But first I had to recover from the birth - so we would discuss the details at a later appointment.

After Dr M left, it was just my husband and I and the nurse once more.

Because of when everything had gone down, we were very close to the changing of shifts. The nurse explained that I could either hang out in the labor and delivery room, eat dinner, and then be transferred over to Post Partum once the change happened, or I could go now and eat my dinner there. Either way I had to get up and walk to the restroom before they could transfer me.

I decided to do it as quickly as possible because the sooner I got to Post Partum, the sooner I could visit the NICU and see my son.

The nurse helped me sit up, and then stand. My legs were still a little tingly from the epidural - which had been turned off for almost an hour by this point - and the magnesium always makes you a little shakey on it's own, but I was able to walk over to the bathroom and sit down on the toilet without any issues. Then, once the nurse finished cleaning me up a second time (Here I thought my modesty had gone out the window during my first week in the hospital. Nope. Now my modesty was officially done) I got up again, walked over to the wheelchair another nurse had brought in for us, and sat down.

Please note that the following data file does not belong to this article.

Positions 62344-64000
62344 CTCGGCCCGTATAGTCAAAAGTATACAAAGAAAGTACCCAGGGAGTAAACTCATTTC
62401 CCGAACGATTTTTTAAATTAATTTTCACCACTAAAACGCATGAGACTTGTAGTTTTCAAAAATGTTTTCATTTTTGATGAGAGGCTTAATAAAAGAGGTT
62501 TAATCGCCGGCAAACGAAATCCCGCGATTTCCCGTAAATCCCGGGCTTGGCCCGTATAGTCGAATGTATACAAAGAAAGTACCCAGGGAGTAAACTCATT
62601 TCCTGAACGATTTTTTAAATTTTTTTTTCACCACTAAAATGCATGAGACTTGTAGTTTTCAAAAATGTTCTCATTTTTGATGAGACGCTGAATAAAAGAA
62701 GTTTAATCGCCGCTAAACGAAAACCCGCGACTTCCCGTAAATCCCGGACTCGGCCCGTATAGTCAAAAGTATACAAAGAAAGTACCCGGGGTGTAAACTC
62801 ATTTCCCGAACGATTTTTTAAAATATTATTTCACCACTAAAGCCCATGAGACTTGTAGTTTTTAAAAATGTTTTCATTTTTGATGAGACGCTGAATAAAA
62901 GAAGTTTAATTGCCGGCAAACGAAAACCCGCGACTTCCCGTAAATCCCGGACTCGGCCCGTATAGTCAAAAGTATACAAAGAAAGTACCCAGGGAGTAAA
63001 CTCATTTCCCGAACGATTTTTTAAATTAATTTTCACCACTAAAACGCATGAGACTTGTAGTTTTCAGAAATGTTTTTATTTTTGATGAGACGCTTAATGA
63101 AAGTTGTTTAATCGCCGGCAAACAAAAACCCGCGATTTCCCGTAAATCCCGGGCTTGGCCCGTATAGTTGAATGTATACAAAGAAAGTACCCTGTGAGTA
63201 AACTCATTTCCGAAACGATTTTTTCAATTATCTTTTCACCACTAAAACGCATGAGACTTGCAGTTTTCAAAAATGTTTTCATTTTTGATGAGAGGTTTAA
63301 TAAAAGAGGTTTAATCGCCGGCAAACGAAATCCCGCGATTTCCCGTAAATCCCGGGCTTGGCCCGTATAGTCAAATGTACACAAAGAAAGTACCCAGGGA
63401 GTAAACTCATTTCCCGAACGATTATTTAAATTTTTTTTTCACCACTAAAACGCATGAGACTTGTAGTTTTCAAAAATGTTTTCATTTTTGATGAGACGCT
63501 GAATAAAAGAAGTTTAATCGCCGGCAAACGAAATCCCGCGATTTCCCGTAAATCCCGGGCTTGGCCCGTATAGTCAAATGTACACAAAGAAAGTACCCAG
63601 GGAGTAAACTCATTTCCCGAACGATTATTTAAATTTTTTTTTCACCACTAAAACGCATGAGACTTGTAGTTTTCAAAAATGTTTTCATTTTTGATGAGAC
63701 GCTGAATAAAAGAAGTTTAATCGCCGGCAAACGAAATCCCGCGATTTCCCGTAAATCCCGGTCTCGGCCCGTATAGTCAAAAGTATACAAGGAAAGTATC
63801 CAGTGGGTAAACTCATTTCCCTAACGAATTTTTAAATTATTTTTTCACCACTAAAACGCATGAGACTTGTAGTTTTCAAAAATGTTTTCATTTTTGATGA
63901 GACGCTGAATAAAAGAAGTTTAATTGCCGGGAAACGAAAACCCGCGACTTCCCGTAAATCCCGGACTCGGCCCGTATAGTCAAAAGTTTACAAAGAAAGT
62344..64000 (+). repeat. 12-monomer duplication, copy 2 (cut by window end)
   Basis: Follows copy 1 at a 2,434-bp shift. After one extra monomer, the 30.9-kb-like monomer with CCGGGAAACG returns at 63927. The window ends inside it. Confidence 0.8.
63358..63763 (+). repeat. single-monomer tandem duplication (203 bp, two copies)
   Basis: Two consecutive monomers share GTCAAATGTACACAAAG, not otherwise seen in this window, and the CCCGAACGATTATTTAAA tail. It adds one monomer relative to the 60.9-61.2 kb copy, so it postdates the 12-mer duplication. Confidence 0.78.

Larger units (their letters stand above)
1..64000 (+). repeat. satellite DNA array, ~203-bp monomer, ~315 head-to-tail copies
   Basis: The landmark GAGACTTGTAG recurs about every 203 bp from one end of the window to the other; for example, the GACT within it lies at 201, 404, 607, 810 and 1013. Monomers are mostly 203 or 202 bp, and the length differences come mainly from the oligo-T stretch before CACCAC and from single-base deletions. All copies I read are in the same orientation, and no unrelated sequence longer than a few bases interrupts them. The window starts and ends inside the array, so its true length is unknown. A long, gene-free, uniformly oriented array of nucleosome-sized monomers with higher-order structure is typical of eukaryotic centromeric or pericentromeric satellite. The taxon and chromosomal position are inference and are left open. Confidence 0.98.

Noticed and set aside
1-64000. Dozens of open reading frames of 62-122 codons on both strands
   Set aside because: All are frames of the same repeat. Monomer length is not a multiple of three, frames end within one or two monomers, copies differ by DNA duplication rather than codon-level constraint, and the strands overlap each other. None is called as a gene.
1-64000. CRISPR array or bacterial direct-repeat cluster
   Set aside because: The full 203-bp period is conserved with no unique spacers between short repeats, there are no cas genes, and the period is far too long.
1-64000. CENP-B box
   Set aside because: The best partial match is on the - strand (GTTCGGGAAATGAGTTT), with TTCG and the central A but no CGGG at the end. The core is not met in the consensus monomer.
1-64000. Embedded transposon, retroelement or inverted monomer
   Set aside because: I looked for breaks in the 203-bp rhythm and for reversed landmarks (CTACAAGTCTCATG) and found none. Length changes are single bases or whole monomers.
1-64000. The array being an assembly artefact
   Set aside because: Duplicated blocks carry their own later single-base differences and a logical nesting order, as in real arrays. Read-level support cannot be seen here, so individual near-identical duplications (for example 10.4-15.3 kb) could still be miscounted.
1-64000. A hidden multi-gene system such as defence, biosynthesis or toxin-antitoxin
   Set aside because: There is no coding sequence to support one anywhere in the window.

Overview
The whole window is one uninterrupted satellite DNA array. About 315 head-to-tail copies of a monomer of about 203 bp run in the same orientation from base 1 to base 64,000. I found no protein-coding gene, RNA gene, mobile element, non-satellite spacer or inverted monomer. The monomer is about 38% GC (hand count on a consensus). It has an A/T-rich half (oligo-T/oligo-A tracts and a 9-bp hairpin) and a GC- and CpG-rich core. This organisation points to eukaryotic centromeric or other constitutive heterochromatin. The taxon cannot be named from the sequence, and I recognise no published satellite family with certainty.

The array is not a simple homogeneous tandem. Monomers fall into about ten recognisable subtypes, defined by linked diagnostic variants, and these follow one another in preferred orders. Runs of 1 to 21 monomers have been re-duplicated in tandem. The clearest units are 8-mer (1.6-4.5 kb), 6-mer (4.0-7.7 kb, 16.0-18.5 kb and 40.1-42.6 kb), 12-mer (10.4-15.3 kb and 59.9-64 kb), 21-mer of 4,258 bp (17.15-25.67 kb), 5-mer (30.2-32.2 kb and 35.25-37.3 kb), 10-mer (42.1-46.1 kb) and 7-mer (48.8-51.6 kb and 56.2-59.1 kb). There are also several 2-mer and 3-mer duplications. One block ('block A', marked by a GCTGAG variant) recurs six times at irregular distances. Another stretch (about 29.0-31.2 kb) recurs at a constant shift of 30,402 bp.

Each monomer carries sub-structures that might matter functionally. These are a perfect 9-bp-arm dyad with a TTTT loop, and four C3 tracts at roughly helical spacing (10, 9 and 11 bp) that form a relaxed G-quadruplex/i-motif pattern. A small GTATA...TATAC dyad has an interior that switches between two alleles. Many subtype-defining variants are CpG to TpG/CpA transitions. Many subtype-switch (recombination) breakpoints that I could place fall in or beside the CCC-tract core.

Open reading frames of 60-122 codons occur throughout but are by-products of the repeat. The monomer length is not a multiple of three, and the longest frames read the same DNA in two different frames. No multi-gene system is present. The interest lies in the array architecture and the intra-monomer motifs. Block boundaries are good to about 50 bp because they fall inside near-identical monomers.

She wheeled me over to the Post Partum area and helped me into my room. I had been looking forward to having a private room again and having my husband stay with me, but since so many women had had babies that week, they were forced to double us up. They made sure to keep NICU moms with NICU moms though, which was nice, and hey, at least I didn't have a possessed bed this time!

As I ate dinner, everything really began to hit home.

I had given birth.

We had a little baby boy.

We were parents.

And he was in the NICU.

2 comments:

  1. Congratulations!

    This brought back so many memories. At least your first post-partum pad wasn't put on upside down like mine - when I got up to go to the bathroom everything gushed all over the place (whoops!).

    Hope things have settled down for you since whenever this was!

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    Replies
    1. Thank you!

      Unfortunately baby boy is still in the NICU, but we are both doing much better!